America and Britain seek UN resolution to back arms embargo on Sudan militias

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The Independent Online

The United States last night tabled proposals for a UN resolution that would impose an immediate arms embargo against Sudanese Arab militias, and warn the Sudanese government of possible sanctions in a month.

The United States last night tabled proposals for a UN resolution that would impose an immediate arms embargo against Sudanese Arab militias, and warn the Sudanese government of possible sanctions in a month.

The draft proposals, which were circulated to the 15 Security Council members last night, call for an arms embargo against rebels in the Darfur region, "including the Janjaweed" militias accused of ethnic cleansing on a massive scale.

Britain backs the proposals which are aimed at forcing the Sudanese government to rein in the Arab militias so that urgent humanitarian assistance can reach up to a million people forced from their homes.

But with the crisis worsening by the day with the onset of heavy rains, the Foreign Secretary, Jack Straw, admitted that it would be an uphill struggle to obtain a unanimous vote soon.

"The aim of the resolution is to set a deadline for full co-operation," he said, adding that if the Sudanese government failed to satisfy the UN, "they will be left to face a range of options, including sanctions".

Arab council members are resisting a new round of "Arab-bashing" after the Iraq war, and the Sudanese foreign minister, Mustafa Osman Ismail, yesterday warned Britain and America against sending troops to the southern region.

Responding to comments by Tony Blair, who said Britain had not ruled out sending military assistance to Sudan, Mr Ismail retorted: "You know what is going to happen?"

"(After) one or two months these forces are going to be considered by the people of Darfur as occupying forces and the same incidents which you are now facing in Iraq are going to be repeated in Darfur."

Mr Ismail, speaking in Paris, said that Sudan needed more time to meet its commitments, and that a UN Security Council resolution was not needed. "The increase in pressure from the United States and Great Britain is ... the same as the increase in pressure that they put against Iraq," he said.

Mr Straw made it clear that the threat of force was not yet on the table, even though the draft resolution is under Chapter VII of the UN charter, which provides for military enforcement. British officials cautioned that even "peace enforcement" in Sudan would require hundreds of thousands of troops.

The draft resolution warns Khartoum that if the government fails to "apprehend and bring to justice" the Janjaweed leaders and their associates accused of human rights atrocities, would face possible sanctions.

The unspecified measures against the Sudanese government would be discussed following a report to the Council by Kofi Annan on Sudanese compliance "in 30 days" following the adoption of the resolution.

Sudan has pledged to protect displaced civilians, disarm the Janjaweed and other armed groups, suspend visa and travel restrictions on relief workers and punish those responsible for atrocities.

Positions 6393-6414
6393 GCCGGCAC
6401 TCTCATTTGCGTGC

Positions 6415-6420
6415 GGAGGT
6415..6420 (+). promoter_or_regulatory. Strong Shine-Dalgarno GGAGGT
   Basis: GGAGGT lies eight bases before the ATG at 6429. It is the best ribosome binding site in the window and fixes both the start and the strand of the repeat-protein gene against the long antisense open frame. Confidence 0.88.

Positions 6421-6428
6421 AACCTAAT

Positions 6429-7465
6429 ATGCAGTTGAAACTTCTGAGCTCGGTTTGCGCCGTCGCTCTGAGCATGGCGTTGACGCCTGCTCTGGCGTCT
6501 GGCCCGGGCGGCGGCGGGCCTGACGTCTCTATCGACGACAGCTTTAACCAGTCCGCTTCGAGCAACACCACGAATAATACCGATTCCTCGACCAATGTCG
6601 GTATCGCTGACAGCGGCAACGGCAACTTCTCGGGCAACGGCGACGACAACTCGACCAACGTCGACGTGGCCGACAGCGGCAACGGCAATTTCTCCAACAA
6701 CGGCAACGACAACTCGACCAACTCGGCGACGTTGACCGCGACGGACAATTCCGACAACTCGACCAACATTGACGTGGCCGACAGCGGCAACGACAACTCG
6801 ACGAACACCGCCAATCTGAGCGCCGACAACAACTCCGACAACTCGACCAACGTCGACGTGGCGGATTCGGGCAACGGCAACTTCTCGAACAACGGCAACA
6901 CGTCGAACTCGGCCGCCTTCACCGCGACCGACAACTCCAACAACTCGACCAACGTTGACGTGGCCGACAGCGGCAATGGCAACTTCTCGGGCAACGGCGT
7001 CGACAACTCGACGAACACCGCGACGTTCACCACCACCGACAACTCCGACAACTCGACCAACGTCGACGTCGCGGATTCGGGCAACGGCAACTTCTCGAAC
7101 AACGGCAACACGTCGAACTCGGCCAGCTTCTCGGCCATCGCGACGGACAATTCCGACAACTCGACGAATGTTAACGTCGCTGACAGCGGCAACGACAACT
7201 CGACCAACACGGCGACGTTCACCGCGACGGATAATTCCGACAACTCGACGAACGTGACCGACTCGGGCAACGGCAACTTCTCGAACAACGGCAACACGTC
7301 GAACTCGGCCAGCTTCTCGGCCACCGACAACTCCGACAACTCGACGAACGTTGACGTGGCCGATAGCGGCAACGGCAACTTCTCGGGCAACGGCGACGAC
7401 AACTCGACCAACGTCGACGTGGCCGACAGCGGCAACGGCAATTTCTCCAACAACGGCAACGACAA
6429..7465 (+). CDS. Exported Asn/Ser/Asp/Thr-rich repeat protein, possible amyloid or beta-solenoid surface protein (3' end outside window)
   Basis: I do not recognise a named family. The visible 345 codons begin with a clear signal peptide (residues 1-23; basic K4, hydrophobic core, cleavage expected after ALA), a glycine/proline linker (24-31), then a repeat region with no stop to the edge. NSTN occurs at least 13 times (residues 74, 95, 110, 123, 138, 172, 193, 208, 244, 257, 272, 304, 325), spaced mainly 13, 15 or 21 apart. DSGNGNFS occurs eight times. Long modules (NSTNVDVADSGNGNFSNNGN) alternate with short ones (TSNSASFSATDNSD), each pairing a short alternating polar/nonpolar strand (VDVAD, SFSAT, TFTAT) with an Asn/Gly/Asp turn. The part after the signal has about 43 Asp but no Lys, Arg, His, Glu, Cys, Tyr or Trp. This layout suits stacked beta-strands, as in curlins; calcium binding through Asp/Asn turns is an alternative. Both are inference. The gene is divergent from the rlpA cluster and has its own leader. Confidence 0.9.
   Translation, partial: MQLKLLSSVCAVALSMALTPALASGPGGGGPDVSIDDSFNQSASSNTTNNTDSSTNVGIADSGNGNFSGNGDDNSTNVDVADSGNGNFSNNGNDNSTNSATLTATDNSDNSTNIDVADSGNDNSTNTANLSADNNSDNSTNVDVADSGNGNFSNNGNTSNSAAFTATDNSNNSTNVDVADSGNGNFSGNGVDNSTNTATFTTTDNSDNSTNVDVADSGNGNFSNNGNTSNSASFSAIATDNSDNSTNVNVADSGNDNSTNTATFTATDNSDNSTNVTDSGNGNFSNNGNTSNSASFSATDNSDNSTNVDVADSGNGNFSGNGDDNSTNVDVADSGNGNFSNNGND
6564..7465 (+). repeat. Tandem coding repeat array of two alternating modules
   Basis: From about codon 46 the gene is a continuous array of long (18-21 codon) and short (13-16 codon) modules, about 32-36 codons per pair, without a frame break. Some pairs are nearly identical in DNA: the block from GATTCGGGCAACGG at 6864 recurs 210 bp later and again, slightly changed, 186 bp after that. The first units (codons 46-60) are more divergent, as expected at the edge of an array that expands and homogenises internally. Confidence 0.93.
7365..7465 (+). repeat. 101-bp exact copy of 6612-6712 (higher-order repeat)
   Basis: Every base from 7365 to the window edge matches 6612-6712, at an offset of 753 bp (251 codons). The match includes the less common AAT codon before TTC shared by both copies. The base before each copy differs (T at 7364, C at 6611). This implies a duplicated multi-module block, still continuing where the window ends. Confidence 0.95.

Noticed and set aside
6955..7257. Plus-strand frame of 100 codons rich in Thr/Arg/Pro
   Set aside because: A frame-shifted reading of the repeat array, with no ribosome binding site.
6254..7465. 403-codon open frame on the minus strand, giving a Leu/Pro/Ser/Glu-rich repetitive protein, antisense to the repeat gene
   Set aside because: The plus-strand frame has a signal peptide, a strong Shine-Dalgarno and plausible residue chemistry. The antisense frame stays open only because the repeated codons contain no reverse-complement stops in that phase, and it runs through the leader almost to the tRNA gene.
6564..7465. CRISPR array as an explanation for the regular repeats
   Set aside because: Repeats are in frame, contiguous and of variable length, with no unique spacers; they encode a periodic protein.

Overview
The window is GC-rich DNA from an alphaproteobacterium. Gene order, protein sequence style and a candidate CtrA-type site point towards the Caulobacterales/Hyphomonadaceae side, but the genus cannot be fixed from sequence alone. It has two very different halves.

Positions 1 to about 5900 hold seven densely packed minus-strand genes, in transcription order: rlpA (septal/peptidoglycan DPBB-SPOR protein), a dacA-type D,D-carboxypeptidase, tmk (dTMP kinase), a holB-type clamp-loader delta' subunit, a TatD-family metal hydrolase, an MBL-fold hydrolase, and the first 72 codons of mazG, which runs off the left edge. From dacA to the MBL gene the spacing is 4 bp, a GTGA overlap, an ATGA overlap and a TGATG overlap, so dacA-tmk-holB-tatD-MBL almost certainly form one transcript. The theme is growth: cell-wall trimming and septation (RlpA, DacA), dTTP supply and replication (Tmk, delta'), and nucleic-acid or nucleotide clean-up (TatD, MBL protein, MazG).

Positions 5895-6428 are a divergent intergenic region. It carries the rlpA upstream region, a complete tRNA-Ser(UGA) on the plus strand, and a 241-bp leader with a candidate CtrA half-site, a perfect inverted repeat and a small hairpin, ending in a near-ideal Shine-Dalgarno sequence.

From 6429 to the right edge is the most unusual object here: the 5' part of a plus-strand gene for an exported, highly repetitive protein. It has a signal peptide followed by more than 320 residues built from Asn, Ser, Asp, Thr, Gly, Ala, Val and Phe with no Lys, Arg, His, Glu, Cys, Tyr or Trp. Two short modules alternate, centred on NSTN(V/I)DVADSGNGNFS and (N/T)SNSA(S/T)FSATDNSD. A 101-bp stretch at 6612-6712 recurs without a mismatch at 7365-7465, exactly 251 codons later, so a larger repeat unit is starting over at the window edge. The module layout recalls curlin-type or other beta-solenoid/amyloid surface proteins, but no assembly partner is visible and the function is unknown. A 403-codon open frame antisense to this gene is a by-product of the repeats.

But the UN is sceptical about measures announced so far by Khartoum. The draft resolution calls on the Sudanese government to "fulfil immediately" all its commitments, including the resumption of political talks with black African rebels and the establishment of "credible security conditions" for the protection of the civilian population.

The Foreign Office stressed that the effort was focused on easing the humanitarian crisis, and ensuring the monitoring of a ceasefire, by working with the African Union which is seen as the prime actor in the region.

But so far, the ceasefire agreed between the Muslim government in Khartoum and the black African rebels in the southwest has not been heeded.

The rebels yesterday held talks in Geneva with the African Union, and agreed to hold a further session. The arms embargo, if adopted by the Security Council, would also apply to the rebel groups.

The conflict began when the rebels took up arms in a dispute with Arab nomads over water and scarce resources in the impoverished region the size of France. The Janjaweed - who have documented close links to the Sudanese government - then went on the rampage, forcing more than a million people from their homes.

The UN estimates that the 15-month conflict has killed at least 30,000 people and displaced more than a million.

Mr Annan was due to hold talks last night with the US Secretary of State, Colin Powell, who said he feared the conflict was "moving towards a genocidal conclusion" when the two officials visited earlier this month.

Mr Straw, who plans to fly to Sudan in three weeks' time, said "whether or not it comes within the legal definition of genocide, what's going on there is completely terrible and is completely unjustified".

He stressed that "the overwhelming responsibility is on the government of Sudan."

Mr Straw said he was pressing the EU to fund the African Union's monitoring mission, and also provide a team of civilians, and people with military expertise, to offer advice and support.

"We are discussing with EU partners what additional assistance we can provide, including practical advice and support to the AU mission, by sending an EU joint civilian-military team to the region to help the AU plan and mount an effective mission," he said.